This Was Then: The mailman and the shoemaker’s boy

By Chris Baer Forty-three-year-old mail carrier Ansel Dimmick of Falmouth set off one cold January evening in 1816 with mail bound for Holmes Hole. “The...

This Was Then: Air tales

New York City holdup man Lewis “Bum Dogs” Miller was on the run in the spring of 1929 after committing a series of armed...

This Was Then: Baxter’s Saloon

T. Baxter’s Saloon was the front end of Baxter House, a 75-guest hotel on Circuit Avenue next to the Island House — roughly...

This Was Then: Journey to the center of the earth

The word “Chops” — as in East and West — derives its name from the business end of a mouth, the parts one might...

This Was Then: The tinman

For nearly 50 years, Charles Mayhew ran a popular Edgartown hardware business, selling stoves, plumbing supplies, dishes, kettles, keys, cinder shovels, pumps, pipes, wire,...

This Was Then: The artificial pond

Oak Bluffs’ parks are as old as the town itself. Designed in the late 1860s and early ’70s by landscape architect Robert Morris Copeland,...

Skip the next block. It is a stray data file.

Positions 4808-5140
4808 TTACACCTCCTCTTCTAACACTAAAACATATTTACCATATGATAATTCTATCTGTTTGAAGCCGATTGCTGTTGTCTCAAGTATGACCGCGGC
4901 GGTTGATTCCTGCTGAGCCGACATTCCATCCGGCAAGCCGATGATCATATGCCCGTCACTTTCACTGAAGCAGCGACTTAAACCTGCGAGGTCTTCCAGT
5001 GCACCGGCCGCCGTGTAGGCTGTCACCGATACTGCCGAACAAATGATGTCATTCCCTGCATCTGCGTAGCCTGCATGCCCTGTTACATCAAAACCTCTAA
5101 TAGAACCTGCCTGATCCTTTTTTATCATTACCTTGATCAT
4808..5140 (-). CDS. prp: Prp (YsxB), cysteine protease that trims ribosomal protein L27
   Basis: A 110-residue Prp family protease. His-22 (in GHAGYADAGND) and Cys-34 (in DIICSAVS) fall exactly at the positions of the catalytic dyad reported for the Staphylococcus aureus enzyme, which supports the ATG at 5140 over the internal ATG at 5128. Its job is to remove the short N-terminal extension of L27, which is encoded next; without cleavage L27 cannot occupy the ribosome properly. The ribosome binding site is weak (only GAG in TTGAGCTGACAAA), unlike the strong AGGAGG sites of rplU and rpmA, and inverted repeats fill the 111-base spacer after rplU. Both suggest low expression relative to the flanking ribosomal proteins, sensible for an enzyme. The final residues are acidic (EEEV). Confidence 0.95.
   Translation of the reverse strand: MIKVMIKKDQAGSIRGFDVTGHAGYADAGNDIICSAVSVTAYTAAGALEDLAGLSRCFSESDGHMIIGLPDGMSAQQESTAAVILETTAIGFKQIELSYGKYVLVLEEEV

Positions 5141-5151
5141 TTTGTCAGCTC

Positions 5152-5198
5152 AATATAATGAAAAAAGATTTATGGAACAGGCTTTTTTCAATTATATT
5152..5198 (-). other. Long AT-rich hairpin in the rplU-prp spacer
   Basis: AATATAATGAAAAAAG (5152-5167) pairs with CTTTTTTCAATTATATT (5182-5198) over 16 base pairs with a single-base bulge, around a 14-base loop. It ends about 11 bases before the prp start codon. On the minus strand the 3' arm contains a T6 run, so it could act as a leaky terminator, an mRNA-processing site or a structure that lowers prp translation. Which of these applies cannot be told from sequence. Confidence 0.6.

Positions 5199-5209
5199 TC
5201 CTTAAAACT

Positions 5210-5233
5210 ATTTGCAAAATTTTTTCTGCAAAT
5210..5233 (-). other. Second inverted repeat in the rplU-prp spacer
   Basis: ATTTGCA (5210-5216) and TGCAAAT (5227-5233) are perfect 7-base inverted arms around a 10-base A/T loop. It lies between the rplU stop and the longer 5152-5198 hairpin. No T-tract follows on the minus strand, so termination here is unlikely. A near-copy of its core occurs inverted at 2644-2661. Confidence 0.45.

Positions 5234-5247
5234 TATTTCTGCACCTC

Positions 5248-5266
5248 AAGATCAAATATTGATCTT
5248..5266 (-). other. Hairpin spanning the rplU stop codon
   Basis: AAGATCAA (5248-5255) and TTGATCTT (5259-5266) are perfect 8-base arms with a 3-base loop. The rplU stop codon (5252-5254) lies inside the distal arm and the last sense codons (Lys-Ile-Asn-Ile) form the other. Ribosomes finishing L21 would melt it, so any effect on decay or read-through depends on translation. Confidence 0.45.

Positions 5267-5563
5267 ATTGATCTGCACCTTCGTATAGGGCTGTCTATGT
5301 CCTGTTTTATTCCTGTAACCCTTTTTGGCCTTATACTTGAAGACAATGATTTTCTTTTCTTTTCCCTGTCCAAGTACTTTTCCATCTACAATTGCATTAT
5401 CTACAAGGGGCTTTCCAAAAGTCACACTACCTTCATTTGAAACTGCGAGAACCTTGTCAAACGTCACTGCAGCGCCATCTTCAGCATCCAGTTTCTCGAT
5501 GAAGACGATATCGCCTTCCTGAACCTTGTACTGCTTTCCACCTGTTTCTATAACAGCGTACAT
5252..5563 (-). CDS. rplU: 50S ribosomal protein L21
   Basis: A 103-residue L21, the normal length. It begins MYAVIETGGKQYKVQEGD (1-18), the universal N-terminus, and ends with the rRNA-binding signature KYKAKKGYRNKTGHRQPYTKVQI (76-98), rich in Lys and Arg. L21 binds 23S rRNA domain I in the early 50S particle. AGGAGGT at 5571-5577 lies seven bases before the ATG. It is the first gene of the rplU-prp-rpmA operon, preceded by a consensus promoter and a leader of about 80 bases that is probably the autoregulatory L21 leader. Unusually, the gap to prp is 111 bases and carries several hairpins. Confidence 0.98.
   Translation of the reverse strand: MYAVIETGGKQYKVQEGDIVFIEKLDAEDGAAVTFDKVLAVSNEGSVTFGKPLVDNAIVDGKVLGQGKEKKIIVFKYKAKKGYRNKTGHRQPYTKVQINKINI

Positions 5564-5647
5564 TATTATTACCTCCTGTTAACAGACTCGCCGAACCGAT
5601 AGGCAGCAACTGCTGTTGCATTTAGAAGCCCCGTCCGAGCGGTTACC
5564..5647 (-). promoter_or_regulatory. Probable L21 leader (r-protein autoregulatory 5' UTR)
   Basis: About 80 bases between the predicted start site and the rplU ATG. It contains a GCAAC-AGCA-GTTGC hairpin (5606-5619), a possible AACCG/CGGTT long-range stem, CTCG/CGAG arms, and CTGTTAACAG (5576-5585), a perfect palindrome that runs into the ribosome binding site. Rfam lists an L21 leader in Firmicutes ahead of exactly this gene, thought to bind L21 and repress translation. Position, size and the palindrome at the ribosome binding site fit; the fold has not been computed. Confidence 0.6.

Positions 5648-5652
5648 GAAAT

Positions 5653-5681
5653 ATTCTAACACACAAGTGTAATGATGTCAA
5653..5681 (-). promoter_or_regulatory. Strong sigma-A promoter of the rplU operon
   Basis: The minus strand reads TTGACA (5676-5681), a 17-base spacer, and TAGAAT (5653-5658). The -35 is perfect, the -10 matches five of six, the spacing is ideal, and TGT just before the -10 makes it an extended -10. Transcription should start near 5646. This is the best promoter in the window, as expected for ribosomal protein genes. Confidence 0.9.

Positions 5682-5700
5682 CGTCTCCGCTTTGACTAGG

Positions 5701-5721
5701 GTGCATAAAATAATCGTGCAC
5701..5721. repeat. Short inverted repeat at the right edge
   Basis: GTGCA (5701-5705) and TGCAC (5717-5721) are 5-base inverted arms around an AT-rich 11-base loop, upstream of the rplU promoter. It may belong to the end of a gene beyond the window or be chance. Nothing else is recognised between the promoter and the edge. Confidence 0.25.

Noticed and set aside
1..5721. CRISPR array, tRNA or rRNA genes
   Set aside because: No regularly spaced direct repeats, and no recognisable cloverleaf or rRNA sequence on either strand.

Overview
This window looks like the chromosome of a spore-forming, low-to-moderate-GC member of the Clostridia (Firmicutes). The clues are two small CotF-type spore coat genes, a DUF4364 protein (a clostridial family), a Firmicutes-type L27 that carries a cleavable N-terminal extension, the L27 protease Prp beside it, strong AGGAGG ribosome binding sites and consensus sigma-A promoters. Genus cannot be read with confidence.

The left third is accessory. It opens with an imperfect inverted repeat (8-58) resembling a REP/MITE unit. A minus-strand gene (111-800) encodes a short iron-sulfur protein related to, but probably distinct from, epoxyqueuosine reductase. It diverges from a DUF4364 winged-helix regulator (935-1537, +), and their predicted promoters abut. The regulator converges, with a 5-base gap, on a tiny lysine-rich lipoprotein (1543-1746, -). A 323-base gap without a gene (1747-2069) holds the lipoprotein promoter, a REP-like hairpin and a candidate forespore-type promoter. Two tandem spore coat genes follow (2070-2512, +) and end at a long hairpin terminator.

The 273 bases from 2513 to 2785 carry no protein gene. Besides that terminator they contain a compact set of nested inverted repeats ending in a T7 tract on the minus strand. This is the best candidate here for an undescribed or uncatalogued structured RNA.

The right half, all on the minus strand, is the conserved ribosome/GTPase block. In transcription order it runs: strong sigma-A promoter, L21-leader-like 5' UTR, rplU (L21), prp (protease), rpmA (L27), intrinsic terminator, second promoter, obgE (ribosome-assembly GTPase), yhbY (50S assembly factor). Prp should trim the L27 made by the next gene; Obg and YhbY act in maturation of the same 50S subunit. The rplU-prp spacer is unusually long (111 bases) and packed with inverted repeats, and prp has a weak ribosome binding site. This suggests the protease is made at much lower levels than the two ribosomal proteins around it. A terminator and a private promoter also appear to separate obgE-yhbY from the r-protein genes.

This Was Then: The Augusta

On August 26, 1924, a hurricane swept the coast of New England. Crops were ruined, trees uprooted, highways flooded, and shipping virtually stopped along...

This Was Then: The Grove Hill Seminary

In 1868, the Rev. Horace Barrows Marshall moved to the Vineyard from Maine with his wife Annie and their three young sons. A graduate...

This Was Then: The Makonikey Inn

In July 1893 the Boston Globe reported the opening of a new hotel on Martha’s Vineyard “called by the ultra-fashionable name of Makonikey inn,...

This was then: Immigrants

  Martha’s Vineyard has long been an Island of immigrants. In 1905, more than a quarter of the residents of Oak Bluffs were foreign-born —...